It is the potential of this broadening interest, broader adoption of the internet and growing discretionary spending in China that is exciting Stephan Ludwig, chairman of Dreweatts and Bloomsbury Auctions, the UK’s fourth largest auction group. His focus is on works under £10,000, and lower-value items well under the radar of the larger auction houses. In August he teamed up with EpaiLive, China’s only dedicated fine art auctions and live bidding portal, and on September 4 Dreweatts achieved the first ever sale of an international object sold on a Chinese portal to a Chinese buyer.
This relatively humble first was a French gilt-metal portable clock of around 1900 which sold for £675 with premium. Some 20 per cent of this clock sale drew Chinese bidding, with eight out of the 108 lots secured by the Chinese: the top price was £3,000.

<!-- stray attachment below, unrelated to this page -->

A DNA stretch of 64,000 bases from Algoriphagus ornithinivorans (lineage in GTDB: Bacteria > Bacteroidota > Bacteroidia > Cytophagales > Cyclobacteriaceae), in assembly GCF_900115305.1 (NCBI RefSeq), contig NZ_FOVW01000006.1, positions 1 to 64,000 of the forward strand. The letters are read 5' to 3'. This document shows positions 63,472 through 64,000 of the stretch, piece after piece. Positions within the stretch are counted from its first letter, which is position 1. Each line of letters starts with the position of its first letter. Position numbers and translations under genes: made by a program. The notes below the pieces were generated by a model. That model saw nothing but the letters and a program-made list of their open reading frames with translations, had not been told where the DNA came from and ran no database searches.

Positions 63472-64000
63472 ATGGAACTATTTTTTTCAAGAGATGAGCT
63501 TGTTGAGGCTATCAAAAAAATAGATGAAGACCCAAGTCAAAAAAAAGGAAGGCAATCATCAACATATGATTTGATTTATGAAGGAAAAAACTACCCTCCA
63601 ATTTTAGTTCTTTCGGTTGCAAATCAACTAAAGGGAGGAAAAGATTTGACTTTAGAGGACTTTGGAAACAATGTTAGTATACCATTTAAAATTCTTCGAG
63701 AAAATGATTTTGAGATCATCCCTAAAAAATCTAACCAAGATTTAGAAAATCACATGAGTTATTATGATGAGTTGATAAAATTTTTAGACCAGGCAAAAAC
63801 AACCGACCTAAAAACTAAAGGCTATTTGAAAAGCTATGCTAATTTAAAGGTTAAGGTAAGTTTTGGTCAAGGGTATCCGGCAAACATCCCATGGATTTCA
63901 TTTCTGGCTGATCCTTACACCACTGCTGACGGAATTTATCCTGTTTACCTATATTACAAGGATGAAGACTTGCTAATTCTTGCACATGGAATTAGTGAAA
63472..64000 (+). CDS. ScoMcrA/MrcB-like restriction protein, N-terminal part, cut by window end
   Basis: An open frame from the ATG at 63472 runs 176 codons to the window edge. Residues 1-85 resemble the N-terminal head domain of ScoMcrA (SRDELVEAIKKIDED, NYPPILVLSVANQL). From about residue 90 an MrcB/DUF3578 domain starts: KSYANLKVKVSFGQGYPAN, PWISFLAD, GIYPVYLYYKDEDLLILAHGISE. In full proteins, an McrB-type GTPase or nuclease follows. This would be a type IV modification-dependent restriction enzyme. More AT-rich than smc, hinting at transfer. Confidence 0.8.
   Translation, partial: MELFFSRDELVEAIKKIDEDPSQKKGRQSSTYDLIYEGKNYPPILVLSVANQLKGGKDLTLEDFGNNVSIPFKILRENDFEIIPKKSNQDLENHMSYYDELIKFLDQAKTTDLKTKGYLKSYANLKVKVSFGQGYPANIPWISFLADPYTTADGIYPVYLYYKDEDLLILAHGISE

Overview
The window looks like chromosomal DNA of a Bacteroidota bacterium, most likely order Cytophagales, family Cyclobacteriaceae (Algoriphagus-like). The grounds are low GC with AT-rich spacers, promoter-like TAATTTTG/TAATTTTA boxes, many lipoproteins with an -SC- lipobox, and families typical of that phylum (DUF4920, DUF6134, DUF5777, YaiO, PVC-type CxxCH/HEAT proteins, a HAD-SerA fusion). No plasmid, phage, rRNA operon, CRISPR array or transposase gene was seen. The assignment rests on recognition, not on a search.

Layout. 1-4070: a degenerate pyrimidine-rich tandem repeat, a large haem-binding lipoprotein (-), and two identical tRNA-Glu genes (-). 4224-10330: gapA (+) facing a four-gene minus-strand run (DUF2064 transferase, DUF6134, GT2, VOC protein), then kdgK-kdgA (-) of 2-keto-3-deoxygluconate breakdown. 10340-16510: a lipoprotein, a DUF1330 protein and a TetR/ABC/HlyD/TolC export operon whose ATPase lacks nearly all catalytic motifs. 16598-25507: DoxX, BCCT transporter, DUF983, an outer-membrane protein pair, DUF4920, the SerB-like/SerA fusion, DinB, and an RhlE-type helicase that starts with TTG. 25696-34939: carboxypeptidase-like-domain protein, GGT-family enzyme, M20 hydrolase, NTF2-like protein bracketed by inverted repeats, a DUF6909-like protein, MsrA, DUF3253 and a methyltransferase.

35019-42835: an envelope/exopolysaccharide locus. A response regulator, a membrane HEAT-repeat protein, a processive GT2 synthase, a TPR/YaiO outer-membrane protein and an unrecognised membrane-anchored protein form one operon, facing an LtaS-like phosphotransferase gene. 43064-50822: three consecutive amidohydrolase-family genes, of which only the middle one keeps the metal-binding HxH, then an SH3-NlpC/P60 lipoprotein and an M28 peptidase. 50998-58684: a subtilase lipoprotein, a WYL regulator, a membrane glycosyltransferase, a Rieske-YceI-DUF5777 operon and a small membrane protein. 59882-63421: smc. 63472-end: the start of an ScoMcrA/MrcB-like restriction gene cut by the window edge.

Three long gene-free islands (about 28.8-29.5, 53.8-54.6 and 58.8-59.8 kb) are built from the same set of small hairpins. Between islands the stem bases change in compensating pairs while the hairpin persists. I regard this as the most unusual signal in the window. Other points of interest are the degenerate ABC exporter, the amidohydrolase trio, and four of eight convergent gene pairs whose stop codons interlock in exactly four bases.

EpaiLive was founded in Beijing in October by Oxford graduate Dr QiQi Jiang, and is backed by the Chinese aeronautical corporation AVIC. Government officials hope it may bring greater transparency to a market plagued by problems of fakes and non-payment. Since November it has offered a platform for any catalogue placed on the international the-saleroom.com site. The crucial difference between working directly with the Chinese portal, rather than being redirected through the-saleroom.com, is that the dialogue between the auctioneer and EpaiLive is in English, that between EpaiLive and the client, in Chinese. Its unique payment service through the Industrial and Commercial Bank of China offers payment surety and facilitates large exchanges of RMB into international currency.